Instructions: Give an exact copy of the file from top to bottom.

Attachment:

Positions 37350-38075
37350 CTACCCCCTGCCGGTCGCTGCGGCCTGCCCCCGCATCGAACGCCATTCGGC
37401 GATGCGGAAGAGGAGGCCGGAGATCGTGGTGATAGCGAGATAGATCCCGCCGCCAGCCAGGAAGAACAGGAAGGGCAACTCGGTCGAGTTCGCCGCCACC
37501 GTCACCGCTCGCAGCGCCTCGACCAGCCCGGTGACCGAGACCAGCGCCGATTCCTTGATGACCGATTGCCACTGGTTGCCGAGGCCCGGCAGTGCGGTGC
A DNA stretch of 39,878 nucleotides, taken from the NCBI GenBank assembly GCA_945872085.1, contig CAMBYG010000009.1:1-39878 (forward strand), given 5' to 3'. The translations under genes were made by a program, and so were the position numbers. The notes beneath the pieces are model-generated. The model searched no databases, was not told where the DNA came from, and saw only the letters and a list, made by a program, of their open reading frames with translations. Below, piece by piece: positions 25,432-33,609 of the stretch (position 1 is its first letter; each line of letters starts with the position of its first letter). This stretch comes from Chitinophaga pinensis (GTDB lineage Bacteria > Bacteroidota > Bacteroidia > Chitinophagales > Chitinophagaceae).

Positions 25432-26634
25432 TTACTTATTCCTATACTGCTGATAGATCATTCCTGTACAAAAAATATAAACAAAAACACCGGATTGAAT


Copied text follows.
Positions 37350-38075
37350 CTACCCCCTGCCGGTCGCTGCGGCCTGCCCCCGCATCGAACGCCATTCGGC
37401 GATGCGGAAGAGGAGGCCGGAGATCGTGGTGATAGCGAGATAGATCCCGCCGCCAGCCAGGAAGAACAGGAAGGGCAACTCGGTCGAGTTCGCCGCCACC
37501 GTCACCGCTCGCAGCGCCTCGACCAGCCCGGTGACCGAGACCAGCGCCGATTCCTTGATGACCGATTGCCACTGGTTGCCGAGGCCCGGCAGTGCGGTGC
A DNA stretch of 39,878 nucleotides, taken from the NCBI GenBank assembly GCA_945872085.1, contig CAMBYG010000009.1:1-39878 (forward strand), given 5' to 3'. The translations under genes were made by a program, and so were the position numbers. The notes beneath the pieces are model-generated. The model searched no databases, was not told where the DNA came from, and saw only the letters and a list, made by a program, of their open reading frames with translations. Below, piece by piece: positions 25,432-33,609 of the stretch (position 1 is its first letter; each line of letters starts with the position of its first letter). This stretch comes from Chitinophaga pinensis (GTDB lineage Bacteria > Bacteroidota > Bacteroidia > Chitinophagales > Chitinophagaceae).

Positions 25432-26634
25432 TTACTTATTCCTATACTGCTGATAGATCATTCCTGTACAAAAAATATAAACAAAAACACCGGATTGAAT